Dad dot info
DAD.info form. Ask questions, get answers
DAD.info | Opinion | Latest News | Parents ‘willing to pay’ for desired catchment area

Parents ‘willing to pay’ for desired catchment area

As many parents bid to guarantee their children’s place at the top state schools, it seems more and more are paying above the average full-time salary to move to desirable catchment areas

 

Research by Santander has found that more than a quarter of families have bought or rented a new property to make sure their children go to the right school.

The survey of nearly 1,100 parents has highlighted how parents are willing to pay a premium of up to 18 per cent more in England, Wales and Scotland.

That works out at just over £32,000 at current average house prices, rising to £77,000 for those who live in London.

Miguel Sard of Santander said: “With competition for school places fiercer than ever, parents are making significant financial and lifestyle sacrifices to be within the catchment area of desirable schools.

“All buyers will have a wish list of what they want their new home to have and being within a certain school catchment is increasingly common amongst young families – but can often come at a cost.

“Many of these sought-after areas command significant premiums, so it’s important that parents don’t stretch themselves beyond their means if they are looking to move.

“Finding a mortgage provider that not only offers competitive rates but also has the expertise and range of products to ensure that the right deal is secured is absolutely key to this.”

The research also found that almost a third of parents have changed jobs as a result of the move and a quarter said they were forced to downsize, with 31 per cent saying they moved to an area they did not like.

This comes as statistics released in July 2015 revealed that the UK baby boom is putting pressure on English secondary schools.

The number of those at state schools in England is forecast to rise by nearly a million, reaching 8 million within a decade, according tothe Office for National Statistics.

Data from Eurostat also published this year shows there is a growing trend for large families.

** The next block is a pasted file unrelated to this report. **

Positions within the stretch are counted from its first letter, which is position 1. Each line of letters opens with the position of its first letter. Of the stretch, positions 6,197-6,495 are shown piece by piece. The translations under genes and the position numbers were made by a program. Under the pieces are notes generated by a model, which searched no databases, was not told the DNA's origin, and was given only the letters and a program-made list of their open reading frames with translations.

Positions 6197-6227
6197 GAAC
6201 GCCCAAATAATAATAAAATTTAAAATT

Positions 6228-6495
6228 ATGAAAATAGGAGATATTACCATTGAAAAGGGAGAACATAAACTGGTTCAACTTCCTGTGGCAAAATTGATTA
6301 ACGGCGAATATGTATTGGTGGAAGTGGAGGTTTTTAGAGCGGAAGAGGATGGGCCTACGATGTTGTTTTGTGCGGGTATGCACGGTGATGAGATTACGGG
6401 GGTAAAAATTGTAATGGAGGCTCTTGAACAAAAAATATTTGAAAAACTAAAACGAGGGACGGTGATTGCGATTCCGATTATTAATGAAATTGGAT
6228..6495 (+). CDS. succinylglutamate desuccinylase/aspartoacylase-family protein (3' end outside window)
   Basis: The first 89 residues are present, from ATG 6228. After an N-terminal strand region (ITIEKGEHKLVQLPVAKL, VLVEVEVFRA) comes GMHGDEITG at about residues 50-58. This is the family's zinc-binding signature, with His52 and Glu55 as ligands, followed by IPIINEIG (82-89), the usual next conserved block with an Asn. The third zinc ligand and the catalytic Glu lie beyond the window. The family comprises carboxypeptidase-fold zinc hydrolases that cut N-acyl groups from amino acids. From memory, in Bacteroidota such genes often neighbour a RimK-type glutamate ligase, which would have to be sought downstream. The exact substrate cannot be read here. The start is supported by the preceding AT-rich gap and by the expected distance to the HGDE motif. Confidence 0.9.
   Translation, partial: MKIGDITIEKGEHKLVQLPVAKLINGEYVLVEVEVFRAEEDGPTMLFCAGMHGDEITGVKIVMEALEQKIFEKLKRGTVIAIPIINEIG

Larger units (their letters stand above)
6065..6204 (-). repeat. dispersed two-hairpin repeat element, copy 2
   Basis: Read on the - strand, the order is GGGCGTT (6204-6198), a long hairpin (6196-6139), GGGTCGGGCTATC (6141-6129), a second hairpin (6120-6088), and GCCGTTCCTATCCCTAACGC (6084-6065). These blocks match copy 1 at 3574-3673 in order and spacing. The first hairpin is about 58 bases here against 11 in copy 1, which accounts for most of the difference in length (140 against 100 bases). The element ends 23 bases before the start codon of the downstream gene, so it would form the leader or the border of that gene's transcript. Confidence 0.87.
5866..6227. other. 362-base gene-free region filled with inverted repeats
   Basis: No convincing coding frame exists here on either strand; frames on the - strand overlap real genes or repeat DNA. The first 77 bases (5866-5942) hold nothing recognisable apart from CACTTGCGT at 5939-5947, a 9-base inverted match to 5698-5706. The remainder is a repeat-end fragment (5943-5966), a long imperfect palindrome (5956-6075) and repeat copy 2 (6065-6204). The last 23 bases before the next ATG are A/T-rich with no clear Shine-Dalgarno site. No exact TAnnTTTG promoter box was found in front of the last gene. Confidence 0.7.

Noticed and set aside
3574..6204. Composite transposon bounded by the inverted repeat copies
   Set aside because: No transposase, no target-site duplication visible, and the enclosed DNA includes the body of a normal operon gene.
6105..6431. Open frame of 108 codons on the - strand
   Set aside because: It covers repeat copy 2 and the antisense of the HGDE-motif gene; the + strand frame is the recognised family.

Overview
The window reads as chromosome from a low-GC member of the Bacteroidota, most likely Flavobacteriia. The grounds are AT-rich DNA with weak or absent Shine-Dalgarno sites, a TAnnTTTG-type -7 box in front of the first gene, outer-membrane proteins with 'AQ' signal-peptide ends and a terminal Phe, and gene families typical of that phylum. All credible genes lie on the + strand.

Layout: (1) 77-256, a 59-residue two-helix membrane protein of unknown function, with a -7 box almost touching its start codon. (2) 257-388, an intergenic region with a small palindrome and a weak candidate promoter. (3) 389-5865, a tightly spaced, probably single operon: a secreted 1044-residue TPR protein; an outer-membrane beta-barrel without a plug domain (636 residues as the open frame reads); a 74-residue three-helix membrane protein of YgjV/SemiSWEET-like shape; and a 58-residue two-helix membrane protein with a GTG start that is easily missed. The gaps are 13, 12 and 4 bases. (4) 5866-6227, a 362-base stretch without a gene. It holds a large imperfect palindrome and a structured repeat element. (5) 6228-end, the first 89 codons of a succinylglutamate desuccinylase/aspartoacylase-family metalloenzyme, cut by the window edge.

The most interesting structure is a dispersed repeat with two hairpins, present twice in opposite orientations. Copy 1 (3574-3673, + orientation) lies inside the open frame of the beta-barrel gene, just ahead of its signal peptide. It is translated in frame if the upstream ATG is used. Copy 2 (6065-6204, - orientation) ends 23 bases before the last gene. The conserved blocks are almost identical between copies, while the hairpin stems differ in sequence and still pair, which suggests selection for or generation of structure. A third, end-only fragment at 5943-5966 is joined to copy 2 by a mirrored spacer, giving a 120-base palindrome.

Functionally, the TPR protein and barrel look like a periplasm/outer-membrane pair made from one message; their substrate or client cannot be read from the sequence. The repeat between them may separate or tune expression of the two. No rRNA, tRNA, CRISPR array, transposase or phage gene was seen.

It claims the average UK home now contains four or more children, much higher than at any time since the early 1970s.

In 2013 some 9.5 per cent of babies born in the UK had three or more older siblings.

For more information visit The Good Schools Guide Advisory Service: www.gsgexpertschoolsconsultants.co.uk

 

Related entries

Dad.info LIVE: The First Year is Survival

Dad.info LIVE: The First Year is Survival

On Thursday 29th October at 12 Noon  Dad.info will be live on Facebook chatting all things TWINS!   CLICK HERE TO JOIN US LIVE AT 12 NOON Leonie and Josh Huie, Mum and Dad to fraternal twin girls (their twin heartbeats) chat with Ian Soars, CEO of Dad.info...

Warning: UK Parents toying with their children’s safety

Warning: UK Parents toying with their children’s safety

Parents have been warned that children in the UK are at risk of death or serious injury from the sale of unsafe toys through various online marketplaces. Health and safety experts from CE Safety say parents should ensure they are not buying cheap, unsafe or fake toys...

Rule of Six

Rule of Six

New Coronavirus rules mean when seeing friends or family you don’t live with you should meet up in groups of six or less. For now, that means it is illegal for my whole family to meet another family inside or outside. In some ways we are lucky, we are only a family of...

Latest entries

The Best Family Walks in Britain

The Best Family Walks in Britain

We could all do with exercise, fresh air and some lovely low-cost days out, not to mention some beautiful scenery. Charles Clinkard have put together a list of the 40 greatest walks for families in Britain, taking into account a number of helpful amenities such as...

How To Keep Your Child Safe Online

How To Keep Your Child Safe Online

As a parent of a 10 year old who is rapidly approaching the age where he will be getting his own phone, I’m concerned about ensuring he isn’t exposed to a cavalcade of disturbing things online. I’m worrying about bullying, about him being contacted or making friends...

Pin It on Pinterest